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Wednesday, 2 October 2013

The exchange Adassamad Clarke and Claire Khaw had on Secular Koranism

THE DISCUSSION CLARKE AND I HAD - CAN YOU MAKE OUT WHY HE IS OBJECTING TO SECULAR KORANISM?

He seems to be saying that if I don't believe in God I have no right to follow the Koranic principles or suggest that others do so.

I wonder if he would wish to prevent others from following the commandment of "Thou shalt not kill" just because they are not believers, like him.

It is a bit like the Jews preventing Jesus from spreading the benefits of a belief in a unique moral and omnipotent God to gentiles because it diluted their brand, is it not?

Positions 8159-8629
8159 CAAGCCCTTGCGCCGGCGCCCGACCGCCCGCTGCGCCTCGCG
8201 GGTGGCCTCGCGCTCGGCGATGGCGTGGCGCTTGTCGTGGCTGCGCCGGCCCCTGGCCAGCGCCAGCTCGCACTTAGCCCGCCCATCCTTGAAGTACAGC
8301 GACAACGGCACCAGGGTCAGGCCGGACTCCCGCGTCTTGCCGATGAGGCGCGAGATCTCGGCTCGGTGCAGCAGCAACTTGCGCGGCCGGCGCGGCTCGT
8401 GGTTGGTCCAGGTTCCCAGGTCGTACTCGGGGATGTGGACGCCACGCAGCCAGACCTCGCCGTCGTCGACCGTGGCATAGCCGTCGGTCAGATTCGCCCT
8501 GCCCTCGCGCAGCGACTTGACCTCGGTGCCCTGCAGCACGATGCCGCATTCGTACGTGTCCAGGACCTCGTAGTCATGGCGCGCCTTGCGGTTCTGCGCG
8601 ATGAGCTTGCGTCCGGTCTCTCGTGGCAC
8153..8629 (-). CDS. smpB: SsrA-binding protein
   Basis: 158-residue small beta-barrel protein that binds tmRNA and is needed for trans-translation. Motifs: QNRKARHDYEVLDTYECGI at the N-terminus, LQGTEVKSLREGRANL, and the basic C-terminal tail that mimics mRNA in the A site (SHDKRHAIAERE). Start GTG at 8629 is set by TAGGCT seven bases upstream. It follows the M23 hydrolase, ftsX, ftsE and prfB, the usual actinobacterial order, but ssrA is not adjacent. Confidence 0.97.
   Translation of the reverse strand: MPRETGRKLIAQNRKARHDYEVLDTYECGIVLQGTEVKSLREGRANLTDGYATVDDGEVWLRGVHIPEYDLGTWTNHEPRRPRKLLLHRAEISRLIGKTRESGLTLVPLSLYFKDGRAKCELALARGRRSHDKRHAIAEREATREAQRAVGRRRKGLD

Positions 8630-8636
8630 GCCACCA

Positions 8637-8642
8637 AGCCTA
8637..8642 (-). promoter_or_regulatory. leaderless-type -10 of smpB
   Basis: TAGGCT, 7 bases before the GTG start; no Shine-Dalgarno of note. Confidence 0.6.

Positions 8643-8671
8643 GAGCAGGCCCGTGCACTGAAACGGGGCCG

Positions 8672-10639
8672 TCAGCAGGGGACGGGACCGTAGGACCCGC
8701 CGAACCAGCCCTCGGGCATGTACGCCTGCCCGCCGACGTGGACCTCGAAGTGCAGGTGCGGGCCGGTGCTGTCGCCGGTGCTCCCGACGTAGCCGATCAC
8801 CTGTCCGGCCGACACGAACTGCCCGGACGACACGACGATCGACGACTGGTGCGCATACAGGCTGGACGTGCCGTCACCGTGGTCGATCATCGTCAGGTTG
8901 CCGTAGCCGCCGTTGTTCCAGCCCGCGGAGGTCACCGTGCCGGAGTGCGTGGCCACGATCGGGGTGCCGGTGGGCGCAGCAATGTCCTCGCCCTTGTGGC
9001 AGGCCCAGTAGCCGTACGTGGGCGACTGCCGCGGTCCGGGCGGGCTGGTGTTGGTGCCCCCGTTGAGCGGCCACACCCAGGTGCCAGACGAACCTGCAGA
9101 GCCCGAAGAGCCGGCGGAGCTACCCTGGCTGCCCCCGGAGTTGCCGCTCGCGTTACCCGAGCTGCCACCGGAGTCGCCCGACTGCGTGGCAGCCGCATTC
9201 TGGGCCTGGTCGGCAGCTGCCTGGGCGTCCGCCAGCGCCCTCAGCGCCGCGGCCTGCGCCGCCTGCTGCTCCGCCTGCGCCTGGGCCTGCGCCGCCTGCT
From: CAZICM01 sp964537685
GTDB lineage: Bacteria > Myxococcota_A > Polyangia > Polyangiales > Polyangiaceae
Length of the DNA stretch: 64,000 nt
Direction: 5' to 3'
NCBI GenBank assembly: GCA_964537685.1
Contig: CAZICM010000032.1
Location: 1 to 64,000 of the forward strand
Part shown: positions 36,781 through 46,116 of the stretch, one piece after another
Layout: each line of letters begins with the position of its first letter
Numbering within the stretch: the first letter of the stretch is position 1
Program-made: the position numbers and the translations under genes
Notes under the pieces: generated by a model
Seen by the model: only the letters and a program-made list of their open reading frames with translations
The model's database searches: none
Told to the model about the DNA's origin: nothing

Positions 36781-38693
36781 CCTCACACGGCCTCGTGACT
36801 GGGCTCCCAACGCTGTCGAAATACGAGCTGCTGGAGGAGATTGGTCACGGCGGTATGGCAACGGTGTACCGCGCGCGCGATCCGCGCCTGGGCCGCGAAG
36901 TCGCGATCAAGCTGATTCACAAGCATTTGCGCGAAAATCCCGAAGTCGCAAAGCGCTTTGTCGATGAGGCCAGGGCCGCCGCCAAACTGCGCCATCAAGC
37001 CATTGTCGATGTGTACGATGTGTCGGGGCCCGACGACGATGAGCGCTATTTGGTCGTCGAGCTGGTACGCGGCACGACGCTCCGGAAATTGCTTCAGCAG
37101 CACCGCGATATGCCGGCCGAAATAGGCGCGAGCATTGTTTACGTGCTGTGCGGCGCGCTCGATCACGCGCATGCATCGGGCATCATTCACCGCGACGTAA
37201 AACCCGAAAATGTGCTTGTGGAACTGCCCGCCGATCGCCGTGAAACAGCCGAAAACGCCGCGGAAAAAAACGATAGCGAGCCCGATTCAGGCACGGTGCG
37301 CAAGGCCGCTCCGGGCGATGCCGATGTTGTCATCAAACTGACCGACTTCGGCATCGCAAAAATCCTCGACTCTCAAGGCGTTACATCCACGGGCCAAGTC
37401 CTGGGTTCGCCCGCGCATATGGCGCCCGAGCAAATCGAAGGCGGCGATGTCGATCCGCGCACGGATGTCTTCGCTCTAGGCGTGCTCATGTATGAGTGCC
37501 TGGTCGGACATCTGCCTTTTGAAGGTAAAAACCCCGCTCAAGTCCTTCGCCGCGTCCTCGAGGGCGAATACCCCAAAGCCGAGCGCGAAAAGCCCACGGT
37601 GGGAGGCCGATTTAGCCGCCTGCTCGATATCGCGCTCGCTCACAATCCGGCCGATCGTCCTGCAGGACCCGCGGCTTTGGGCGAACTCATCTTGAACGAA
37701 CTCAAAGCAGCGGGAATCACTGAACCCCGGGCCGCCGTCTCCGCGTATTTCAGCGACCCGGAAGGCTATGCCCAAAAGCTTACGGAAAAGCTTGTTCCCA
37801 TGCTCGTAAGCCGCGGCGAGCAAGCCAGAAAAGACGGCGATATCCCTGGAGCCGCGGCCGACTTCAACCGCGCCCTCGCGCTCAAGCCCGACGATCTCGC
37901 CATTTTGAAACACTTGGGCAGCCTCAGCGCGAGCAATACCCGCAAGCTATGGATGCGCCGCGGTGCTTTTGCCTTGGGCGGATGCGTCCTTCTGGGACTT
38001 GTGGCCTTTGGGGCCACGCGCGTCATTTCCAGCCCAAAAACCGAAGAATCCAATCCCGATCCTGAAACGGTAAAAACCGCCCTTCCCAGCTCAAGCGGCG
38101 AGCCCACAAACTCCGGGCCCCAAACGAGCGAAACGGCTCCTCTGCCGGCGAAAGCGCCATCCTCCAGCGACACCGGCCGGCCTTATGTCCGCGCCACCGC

He claims dishonestly that he has made his position perfectly clear to me, but has he, dear reader, or do you think he is being intellectually dishonest?



04/09/2013 07:14
Claire Khaw
I would really like to start a Koran Book Club for practising lawyers.  That is probably the only way of propagating Secular Koranism.

Only if you join the Koran Book Club can you participate in the essay competition I have in mind.
It would have a large cash prize, rather like the Woolfson Prize of £250K.  That would be only way of attracting publicity.

There would be two sections you could participate in.  One is "Why Secular Koranism is viable."  The other is "Why Secular Koranism is unworkable in Britain."  They would both have the same cash prize, for the purposes of showing  impartiality.

Do you know what Secular Koranism is?